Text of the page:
07.09.2020 | Original Paper
Instant Gratification Behavior Among Gambling Individuals in Uganda
Journal of Gambling Studies
Einloggen, um Zugang zu erhalten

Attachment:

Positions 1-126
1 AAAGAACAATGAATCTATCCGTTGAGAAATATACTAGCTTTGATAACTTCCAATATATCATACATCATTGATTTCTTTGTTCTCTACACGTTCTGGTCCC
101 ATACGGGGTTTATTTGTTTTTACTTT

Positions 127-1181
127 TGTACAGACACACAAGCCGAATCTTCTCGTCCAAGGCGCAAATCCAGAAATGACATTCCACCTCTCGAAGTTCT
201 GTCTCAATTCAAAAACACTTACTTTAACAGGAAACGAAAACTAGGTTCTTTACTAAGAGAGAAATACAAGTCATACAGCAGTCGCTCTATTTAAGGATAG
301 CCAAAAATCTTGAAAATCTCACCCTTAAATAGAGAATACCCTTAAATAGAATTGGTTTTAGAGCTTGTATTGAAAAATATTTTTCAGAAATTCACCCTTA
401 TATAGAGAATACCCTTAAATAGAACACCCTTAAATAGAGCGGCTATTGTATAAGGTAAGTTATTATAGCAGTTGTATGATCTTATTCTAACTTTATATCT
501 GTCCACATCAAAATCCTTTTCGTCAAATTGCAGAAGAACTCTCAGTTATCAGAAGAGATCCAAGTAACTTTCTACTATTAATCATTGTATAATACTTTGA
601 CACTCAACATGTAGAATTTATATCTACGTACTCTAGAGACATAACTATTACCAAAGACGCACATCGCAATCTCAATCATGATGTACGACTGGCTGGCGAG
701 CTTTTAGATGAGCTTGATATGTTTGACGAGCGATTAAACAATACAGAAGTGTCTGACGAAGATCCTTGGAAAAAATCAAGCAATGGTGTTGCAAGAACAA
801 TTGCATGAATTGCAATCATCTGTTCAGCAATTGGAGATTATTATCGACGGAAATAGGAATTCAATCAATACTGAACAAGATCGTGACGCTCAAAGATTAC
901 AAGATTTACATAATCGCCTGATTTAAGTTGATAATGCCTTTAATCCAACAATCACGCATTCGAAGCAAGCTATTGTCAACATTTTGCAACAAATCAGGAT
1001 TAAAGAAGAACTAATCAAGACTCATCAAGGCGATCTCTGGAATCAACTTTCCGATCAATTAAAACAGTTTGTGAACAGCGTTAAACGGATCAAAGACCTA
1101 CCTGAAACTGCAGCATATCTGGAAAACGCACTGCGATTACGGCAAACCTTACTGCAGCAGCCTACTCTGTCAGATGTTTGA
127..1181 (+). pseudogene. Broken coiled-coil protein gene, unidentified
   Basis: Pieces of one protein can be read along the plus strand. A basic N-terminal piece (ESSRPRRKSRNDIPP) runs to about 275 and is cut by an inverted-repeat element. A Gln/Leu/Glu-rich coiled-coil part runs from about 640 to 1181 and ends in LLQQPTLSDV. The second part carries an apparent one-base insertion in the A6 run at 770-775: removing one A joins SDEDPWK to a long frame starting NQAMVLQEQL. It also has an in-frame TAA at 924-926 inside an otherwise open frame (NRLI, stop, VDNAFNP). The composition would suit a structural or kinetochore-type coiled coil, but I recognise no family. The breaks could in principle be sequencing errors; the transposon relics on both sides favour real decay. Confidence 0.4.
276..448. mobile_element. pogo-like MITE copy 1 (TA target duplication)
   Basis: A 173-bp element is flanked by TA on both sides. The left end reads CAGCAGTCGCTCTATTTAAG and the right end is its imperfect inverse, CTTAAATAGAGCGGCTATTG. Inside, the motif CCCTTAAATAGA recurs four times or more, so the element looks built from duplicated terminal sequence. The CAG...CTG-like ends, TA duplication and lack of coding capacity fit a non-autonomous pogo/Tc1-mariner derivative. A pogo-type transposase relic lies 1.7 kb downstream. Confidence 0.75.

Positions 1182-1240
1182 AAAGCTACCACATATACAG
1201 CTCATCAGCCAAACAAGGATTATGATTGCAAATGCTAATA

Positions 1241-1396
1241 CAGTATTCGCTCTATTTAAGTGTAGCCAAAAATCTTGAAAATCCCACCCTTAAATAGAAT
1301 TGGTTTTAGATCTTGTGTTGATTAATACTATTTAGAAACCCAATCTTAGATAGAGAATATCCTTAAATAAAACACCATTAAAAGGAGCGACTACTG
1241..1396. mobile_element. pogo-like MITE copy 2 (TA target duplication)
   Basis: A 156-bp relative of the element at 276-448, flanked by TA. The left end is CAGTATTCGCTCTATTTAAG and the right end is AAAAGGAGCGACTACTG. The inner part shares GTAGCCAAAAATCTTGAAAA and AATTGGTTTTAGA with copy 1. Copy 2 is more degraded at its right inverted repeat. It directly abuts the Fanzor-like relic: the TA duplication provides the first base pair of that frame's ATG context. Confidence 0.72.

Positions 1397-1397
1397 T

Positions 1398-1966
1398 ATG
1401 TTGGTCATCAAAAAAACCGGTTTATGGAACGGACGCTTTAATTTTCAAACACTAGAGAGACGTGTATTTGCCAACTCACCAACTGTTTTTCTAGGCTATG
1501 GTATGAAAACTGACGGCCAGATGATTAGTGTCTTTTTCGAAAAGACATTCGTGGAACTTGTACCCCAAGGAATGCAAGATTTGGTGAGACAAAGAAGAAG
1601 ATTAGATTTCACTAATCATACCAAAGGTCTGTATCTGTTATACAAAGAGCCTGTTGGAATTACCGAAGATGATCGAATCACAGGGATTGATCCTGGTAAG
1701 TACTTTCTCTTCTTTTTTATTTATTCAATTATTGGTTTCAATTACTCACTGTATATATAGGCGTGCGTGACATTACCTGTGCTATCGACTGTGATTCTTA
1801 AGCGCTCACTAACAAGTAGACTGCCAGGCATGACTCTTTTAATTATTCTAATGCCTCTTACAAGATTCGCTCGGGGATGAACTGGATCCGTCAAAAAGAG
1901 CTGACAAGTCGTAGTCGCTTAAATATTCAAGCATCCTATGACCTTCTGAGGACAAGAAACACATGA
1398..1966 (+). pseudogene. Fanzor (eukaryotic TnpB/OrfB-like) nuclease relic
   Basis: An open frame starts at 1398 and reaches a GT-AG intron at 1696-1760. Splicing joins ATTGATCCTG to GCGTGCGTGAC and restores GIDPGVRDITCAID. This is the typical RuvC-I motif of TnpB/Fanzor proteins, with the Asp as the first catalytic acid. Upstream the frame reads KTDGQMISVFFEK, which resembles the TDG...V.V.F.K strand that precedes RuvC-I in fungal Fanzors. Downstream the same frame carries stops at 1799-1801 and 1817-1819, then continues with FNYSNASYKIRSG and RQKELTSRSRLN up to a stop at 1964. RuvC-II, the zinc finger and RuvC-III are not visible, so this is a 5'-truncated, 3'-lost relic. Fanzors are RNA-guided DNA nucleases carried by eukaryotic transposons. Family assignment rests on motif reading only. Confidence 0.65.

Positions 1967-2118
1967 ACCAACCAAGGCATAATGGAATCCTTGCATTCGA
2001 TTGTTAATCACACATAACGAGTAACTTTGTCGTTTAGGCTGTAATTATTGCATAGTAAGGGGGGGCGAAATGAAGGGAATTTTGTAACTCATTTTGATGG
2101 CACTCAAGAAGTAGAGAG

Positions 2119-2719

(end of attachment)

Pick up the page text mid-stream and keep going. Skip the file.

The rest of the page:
Gambling has had mixed reactions over the years as a positive economic activity and as a negative action that leads to addiction. The purpose of the study is to examine whether the level of income and nature of employment explain the actual instant gratification behavior among bettors in Uganda. This study adopted a cross-sectional quantitative research design. Data was collected from 257 bettors in 26 betting firms, and a census survey was found appropriate to achieve a response rate of 98%. The research findings indicate that low-income earners are more likely to engage in sports betting. Secondly, individuals with jobs where they have too much free time and inadequate supervision are most likely to participate in sports betting. We, therefore, recommend that both private and public organizations should be concerned about the impact of sports betting on their performance and employees. Most entities don’t have gambling policies, and sports betting has a negative impact, for example, in terms of labor productivity and well-being of the employees; hence organizations need to develop clear anti-gambling policies at the workplace. Our study finds that the youth are the most gambling group in the country; specific gambling pieces of training and support services should be developed and organized for the child to increase the awareness of the impact of sports betting on their lives. Finally, there is a need to improve on the saving culture of Ugandans in addition to the revision of the minimum wage level for the workers in the country, and also introducing a weekly payment system would help to manage the betting behavior. In this study, Betting firms from one of the divisions Kampala Central Business District were studied, i.e., Nakawa. Yet, it would be better to cover all the divisions of Kampala; hence future studies should focus on all the divisions and may even study all the betting firms in the entire country. A self-administered questionnaire with close-ended questions was used to collect data from the field. However, this might have limited the amount of information collected from the respondents. Therefore, future studies should employ other methods, such as an interview guide.